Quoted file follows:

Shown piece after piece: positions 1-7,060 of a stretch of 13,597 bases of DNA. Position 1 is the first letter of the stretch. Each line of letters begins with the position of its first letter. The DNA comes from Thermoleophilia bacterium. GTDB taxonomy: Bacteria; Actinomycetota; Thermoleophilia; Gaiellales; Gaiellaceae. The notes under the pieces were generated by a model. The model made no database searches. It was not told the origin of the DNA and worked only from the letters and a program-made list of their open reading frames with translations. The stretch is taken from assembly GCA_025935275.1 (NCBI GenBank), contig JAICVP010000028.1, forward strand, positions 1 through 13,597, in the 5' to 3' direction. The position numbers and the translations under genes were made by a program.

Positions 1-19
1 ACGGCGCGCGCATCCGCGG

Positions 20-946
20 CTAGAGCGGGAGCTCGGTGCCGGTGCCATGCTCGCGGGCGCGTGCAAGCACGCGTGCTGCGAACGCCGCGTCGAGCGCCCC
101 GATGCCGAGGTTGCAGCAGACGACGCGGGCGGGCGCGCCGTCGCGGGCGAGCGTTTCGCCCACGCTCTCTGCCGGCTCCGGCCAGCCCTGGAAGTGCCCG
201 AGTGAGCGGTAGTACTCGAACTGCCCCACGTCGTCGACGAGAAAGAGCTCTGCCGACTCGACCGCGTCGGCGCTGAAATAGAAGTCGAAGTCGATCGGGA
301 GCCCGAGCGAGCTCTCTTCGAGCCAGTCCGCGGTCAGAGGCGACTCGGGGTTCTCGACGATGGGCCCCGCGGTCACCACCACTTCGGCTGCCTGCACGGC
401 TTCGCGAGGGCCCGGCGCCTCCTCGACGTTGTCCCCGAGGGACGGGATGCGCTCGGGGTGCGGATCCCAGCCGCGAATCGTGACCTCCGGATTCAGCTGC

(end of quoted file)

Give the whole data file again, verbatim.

Shown piece after piece: positions 1-7,060 of a stretch of 13,597 bases of DNA. Position 1 is the first letter of the stretch. Each line of letters begins with the position of its first letter. The DNA comes from Thermoleophilia bacterium. GTDB taxonomy: Bacteria; Actinomycetota; Thermoleophilia; Gaiellales; Gaiellaceae. The notes under the pieces were generated by a model. The model made no database searches. It was not told the origin of the DNA and worked only from the letters and a program-made list of their open reading frames with translations. The stretch is taken from assembly GCA_025935275.1 (NCBI GenBank), contig JAICVP010000028.1, forward strand, positions 1 through 13,597, in the 5' to 3' direction. The position numbers and the translations under genes were made by a program.

Positions 1-19
1 ACGGCGCGCGCATCCGCGG

Positions 20-946
20 CTAGAGCGGGAGCTCGGTGCCGGTGCCATGCTCGCGGGCGCGTGCAAGCACGCGTGCTGCGAACGCCGCGTCGAGCGCCCC
101 GATGCCGAGGTTGCAGCAGACGACGCGGGCGGGCGCGCCGTCGCGGGCGAGCGTTTCGCCCACGCTCTCTGCCGGCTCCGGCCAGCCCTGGAAGTGCCCG
201 AGTGAGCGGTAGTACTCGAACTGCCCCACGTCGTCGACGAGAAAGAGCTCTGCCGACTCGACCGCGTCGGCGCTGAAATAGAAGTCGAAGTCGATCGGGA
301 GCCCGAGCGAGCTCTCTTCGAGCCAGTCCGCGGTCAGAGGCGACTCGGGGTTCTCGACGATGGGCCCCGCGGTCACCACCACTTCGGCTGCCTGCACGGC
401 TTCGCGAGGGCCCGGCGCCTCCTCGACGTTGTCCCCGAGGGACGGGATGCGCTCGGGGTGCGGATCCCAGCCGCGAATCGTGACCTCCGGATTCAGCTGC